My third great grandfather, Noah Warner's, exploits as a private for the Confederate States of America. Part I - Imboden's Expedition
Noah Warner enlisted on September 28, 1862, in Hardy County, West Virginia; although at the time, he was a resident of Pendleton County. His first known deployment was Imboden's Tucker County Expedition of November 1862. He was part of the First Virginia Partisan Rangers.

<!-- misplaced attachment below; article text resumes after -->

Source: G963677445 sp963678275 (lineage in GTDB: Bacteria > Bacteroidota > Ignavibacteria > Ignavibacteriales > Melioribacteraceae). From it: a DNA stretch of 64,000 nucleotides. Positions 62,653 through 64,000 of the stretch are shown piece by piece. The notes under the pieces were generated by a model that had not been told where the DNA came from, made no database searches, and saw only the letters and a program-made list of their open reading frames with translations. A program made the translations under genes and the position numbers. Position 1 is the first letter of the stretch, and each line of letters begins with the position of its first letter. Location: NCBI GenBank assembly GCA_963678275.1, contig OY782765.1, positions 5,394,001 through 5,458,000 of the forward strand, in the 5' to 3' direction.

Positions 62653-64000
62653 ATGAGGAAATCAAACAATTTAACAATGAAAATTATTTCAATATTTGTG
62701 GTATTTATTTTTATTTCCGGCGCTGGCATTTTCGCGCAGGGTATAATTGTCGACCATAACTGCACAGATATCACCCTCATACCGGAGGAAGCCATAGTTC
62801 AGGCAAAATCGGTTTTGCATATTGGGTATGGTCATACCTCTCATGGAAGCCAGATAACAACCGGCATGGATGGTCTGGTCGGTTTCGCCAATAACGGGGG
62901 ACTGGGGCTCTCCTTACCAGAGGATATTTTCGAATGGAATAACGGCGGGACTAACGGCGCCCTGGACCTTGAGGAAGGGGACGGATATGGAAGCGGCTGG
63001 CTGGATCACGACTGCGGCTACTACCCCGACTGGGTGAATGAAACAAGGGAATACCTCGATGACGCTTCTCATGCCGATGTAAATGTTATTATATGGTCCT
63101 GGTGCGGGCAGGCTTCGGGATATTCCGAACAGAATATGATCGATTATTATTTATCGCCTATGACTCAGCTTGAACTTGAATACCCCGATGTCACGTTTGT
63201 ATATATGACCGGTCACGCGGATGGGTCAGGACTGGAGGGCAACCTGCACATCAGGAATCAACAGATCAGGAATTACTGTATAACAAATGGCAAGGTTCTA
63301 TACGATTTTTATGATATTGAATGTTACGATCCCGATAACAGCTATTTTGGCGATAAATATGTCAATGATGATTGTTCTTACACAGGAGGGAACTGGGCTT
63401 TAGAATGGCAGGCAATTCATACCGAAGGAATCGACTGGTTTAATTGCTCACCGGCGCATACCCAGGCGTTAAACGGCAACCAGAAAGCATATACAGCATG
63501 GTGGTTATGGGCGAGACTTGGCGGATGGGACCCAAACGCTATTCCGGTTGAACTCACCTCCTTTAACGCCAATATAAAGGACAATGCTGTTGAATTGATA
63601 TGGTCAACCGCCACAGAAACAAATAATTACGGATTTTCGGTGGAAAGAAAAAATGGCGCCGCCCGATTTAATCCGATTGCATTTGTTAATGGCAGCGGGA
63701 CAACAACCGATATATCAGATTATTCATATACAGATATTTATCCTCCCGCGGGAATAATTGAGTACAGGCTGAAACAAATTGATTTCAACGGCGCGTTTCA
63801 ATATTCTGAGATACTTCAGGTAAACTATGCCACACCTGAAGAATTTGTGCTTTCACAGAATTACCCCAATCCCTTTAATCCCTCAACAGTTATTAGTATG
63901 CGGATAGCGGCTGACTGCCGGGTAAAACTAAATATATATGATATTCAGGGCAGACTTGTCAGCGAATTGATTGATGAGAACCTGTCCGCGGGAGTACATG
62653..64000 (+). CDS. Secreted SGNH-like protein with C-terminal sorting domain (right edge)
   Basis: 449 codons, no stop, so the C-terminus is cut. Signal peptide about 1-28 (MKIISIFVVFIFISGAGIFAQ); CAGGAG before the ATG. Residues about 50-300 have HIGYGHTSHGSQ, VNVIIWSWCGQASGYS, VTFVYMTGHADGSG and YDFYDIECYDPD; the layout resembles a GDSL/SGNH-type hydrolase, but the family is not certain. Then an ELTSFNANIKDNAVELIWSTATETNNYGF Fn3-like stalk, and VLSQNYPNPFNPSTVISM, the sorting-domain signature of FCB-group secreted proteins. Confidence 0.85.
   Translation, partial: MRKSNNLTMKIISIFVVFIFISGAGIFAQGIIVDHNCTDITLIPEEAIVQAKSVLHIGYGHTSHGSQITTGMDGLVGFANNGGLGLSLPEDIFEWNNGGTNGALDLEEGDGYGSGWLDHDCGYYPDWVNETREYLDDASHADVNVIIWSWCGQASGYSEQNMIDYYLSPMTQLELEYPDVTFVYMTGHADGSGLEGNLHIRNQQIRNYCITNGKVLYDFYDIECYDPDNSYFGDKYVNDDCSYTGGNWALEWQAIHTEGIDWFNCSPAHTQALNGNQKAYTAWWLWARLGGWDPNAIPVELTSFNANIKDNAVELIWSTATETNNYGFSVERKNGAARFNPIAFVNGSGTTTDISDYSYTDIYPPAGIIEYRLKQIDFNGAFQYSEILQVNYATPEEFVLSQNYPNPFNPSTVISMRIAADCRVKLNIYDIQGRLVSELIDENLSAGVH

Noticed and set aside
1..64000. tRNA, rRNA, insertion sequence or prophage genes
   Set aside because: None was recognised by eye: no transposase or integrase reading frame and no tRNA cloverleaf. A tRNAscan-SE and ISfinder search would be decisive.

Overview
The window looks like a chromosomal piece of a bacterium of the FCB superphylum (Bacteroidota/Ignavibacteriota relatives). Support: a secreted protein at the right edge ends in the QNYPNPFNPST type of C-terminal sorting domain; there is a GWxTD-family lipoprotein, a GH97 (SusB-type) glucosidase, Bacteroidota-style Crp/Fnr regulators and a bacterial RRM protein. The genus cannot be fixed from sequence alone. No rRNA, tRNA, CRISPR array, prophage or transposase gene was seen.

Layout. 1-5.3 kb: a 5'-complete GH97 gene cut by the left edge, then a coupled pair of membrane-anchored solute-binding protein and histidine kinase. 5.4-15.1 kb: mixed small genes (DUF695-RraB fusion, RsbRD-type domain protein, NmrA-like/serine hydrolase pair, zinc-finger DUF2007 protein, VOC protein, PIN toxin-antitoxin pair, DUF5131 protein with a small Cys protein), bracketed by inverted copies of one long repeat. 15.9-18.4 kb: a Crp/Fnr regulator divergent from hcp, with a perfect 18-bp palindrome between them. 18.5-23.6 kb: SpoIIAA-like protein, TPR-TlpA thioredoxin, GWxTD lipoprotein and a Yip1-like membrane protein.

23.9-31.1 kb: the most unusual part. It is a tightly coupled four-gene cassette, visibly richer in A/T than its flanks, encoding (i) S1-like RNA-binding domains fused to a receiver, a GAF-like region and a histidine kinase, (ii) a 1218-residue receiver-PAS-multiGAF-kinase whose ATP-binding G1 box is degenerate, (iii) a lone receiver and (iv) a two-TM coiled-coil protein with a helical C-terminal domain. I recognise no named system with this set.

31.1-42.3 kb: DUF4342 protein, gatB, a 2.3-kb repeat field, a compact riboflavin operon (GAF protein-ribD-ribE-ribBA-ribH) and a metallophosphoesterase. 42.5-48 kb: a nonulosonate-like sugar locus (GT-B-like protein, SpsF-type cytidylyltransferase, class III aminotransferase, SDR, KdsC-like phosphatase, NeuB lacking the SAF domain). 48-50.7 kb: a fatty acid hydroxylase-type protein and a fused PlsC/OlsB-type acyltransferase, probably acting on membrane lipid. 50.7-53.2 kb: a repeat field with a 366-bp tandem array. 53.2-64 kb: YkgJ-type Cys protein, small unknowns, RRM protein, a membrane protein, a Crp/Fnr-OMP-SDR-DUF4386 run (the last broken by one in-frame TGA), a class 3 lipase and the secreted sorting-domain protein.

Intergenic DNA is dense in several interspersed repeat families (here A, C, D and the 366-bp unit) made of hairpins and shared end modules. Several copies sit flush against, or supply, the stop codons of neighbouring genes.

On the night of November 6, 1862, Colonel J. D. Imboden and his 310 mounted men (including Noah Warner) received a small ration of blankets and overcoats, allowing them to begin an expedition into Tucker County, West Virginia in the heavy snow of November 7 at 2pm. They left their camp in South Fork (Hardy County, West Virginia) and marched towards the Cheat River Bridge, a important local on the B&O Railroad. Upon reaching the base of the Allegheny Mountains just six miles north of the mouth of Seneca around midnight, the colonel orders a halt until daybreak. At dawn, all 310 men begin the trek up the mountain, leading their horses at a walk through the blinding snow. The path up the mountain was not a road or even a path, but a winding cattle trail that led directly across the Allegheny Mountains and along the southern border of Canaan, continuing from there along Red Creek and Blackwater to the Dry Fork of Cheat. Although the company's original intention was to reach Saint George by nightfall, the snow made the going to slow, and night fell as the company reached Dry Fork where they were forced to stop until the moon rose high enough to light the way. At midnight, the men were able to mount their horse, and by coincidence, a wealthy-looking man from Tucker appeared out of the darkness at that same time. He informed Colonel Imboden, to the colonel's great surprise, of the movement of the Yankee troops in the area. A group of 600 Yankee infantryman had just passed Dry Fork earlier in the day headed back towards Seneca and were now blocking any retreat, and General Milroy of the US Army and his 4000 troops had headed towards Monterey from Beverley. The risky decision to press on was made, and by dawn of November 9 in spite of increasing snow and the addition of sleet, the troops had reached Saint George where they demanded an unconditional surrender from Captain William Hall of Company F, Sixth Virginia Infantry, and all 33 of his men. After a few minutes of deliberation and a few shots which caused no wounds to either side, Captain Hall surrendered and was made prisoner on parole along with his men. Colonel Imboden also confiscated all of their Enfield rifles, some overcoats and blankets, a few cooking utensils, one horse and his bridle, and over five hundred rations. By this point, the horses were nearly exhausted, and all but one of the captains pleaded to stay in Saint George. However, the colonel had since been informed that half of General Milroy's troops were still in Beverley. The expedition was faced with two options: run toward Rowlesburg, burn the bridge, cross into Pennsylvania, then attempt to find a safe route back to Virginia, or retrace their steps to Dry Fork and attempt to pass General Milroy's troops undercover of darkness. With the horses in such bad condition and the snow making it easy for the enemy to track their movements, the colonel decided to go back to Dry Fork, especially since the snow would have forced them to stay at Rowlesburg until morning where Union reinforcements would be sure to meet them. By 10 am on November 9, 1862, the First Virginia Partisan Rangers were headed back to Dry Fork, and they arrived at 9pm that evening where they halted until midnight. By the light of the moon, they made their way up Glade Creek along a path of the colonel's invention during his August expedition. At 4pm on November10, the men stopped just 10 miles east of Beverly for their first full night's sleep since the expedition began. Both men and horses were grateful. During the night, a man came into the camp to talk to Colonel Imboden. He had been in Beverley, and the rumor mill there reported that Colonel Imboden's company was huge, consisting of cavalry and infantry. The colonel laughed at the thought. However, the rumor mill did place General Milroy's supply train at Camp Bartow. With this information in mind, Colonel Imboden resolved to attack the supply train at Camp Bartow, and the next morning through the woods with only the help of a mountain guide and a compass to show the way. At 5pm, they reached Upper Sinks, just 11 miles from Camp Bartow. On November 12, six of the horses were too exhausted to continue and had to be left behind; their riders following the rest of the mounted company on foot. By noon that day, rain caused such darkness in the forest that the guide had become lost, and men had to return to Upper Sinks. The next day though it was sunny, it was too late to go to Camp Bartow, so the colonel led the way along a path that crossed the Allegheny Mountains to the head of North Fork at the Pendleton and Highland County lines. He then sent out two scouts around 3pm who returned with intelligence from a citizen of the area and a POW who had just been released by General Milroy. From the information, the colonel learned that General Milroy had split his troops hoping to capture the expedition as it passed through the area. He had stationed cavalry in Huntersville, infantry in Circleville, and scouts in Crab Bottom, and over a thousand more men were headed to Franklin. The colonel's men carefully made their way toward Circleville and stopped to feed their horses at the first house they could find. (The horses hadn't eaten grain since November 9.) Around sunset on November 13, they continued their march, until they came across an abandoned camp from the Union troops headed towards Franklin at 10pm. The colonel then directed his men to follow those troops to Franklin until they crossed to South Fork. At this point, they halted again. It was 3am on November 14, 1862. That day, the expedition made it to Augusta Springs through North River Gap, and thus completed their mission.